(4) Despite subsection (3), the notice of appeal may be filed at the same time as an application under section 85 to extend the time to give notice of appeal.  2009, c. 33, Sched. 4, s. 1 (55).

Section Amendments with date in force (d/m/y)

Conduct of appeal

117 (1) The court may, where it considers it to be in the interests of justice,

(a) order the production of any writing, exhibit or other thing relevant to the appeal;

(a.1) amend the information, unless it is of the opinion that the defendant has been misled or prejudiced in his or her defence or appeal;

(b) order any witness who would have been a compellable witness at the trial, whether or not he or she was called at the trial,

(i) to attend and be examined before the court, or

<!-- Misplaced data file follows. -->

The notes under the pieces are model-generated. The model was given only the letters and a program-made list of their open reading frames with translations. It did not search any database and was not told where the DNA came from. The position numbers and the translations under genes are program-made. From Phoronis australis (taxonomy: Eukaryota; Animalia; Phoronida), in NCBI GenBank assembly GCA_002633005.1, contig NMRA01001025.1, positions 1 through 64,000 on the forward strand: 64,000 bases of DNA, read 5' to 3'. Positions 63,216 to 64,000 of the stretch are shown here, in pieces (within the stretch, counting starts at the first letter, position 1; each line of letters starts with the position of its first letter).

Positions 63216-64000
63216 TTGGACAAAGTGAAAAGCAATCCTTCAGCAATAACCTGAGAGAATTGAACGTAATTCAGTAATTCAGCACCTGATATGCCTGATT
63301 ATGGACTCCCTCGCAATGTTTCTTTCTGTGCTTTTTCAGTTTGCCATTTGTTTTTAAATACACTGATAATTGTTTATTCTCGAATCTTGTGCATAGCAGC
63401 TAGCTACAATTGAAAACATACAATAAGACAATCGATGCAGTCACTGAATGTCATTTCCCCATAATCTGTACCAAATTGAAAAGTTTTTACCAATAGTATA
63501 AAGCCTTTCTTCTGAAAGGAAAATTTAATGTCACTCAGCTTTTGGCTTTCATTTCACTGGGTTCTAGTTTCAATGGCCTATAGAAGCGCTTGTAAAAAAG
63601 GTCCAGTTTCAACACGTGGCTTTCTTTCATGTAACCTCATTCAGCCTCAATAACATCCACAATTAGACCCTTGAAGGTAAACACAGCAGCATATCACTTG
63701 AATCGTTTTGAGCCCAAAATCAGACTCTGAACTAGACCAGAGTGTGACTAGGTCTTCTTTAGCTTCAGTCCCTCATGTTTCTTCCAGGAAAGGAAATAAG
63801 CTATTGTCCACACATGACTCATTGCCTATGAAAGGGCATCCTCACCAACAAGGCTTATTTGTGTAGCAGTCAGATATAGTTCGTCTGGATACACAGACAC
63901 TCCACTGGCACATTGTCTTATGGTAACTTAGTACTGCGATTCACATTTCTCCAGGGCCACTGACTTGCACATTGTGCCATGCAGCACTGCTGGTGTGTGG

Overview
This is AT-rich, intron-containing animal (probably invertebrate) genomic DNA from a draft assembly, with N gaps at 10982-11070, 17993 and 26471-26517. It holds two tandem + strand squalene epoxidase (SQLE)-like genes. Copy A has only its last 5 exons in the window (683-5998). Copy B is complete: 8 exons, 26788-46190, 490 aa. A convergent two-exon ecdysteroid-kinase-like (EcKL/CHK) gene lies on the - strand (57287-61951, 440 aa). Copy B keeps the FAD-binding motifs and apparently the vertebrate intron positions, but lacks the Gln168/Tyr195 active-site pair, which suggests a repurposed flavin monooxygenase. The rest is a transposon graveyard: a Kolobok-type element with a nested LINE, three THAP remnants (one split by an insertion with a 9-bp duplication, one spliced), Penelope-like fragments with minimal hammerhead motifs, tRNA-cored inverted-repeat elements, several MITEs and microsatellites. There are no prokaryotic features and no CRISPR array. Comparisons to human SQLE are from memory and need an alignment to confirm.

(ii) to be examined in the manner provided by the rules of court before a judge of the court, or before any officer of the court or justice of the peace or other person appointed by the court for the purpose;

(c) admit, as evidence, an examination that is taken under subclause (b) (ii);

(d) receive the evidence, if tendered, of any witness;

(e) order that any question arising on the appeal that,

(i) involves prolonged examination of writings or accounts, or scientific investigation, and

(ii) cannot in the opinion of the court conveniently be inquired into before the court,

be referred for inquiry and report, in the manner provided by the rules of court, to a special commissioner appointed by the court; and

(f) act upon the report of a commissioner who is appointed under clause (e) in so far as the court thinks fit to do so.  R.S.O. 1990, c. P.33, s. 117 (1); 2009, c. 33, Sched. 4, s. 1 (56).

Rights of parties

(2) Where the court exercises a power under this section, the parties or their representatives are entitled to examine or cross-examine witnesses and, in an inquiry under clause (1) (e), are entitled to be present during the inquiry and to adduce evidence and to be heard.  R.S.O. 1990, c. P.33, s. 117 (2); 2006, c. 21, Sched. C, s. 131 (18).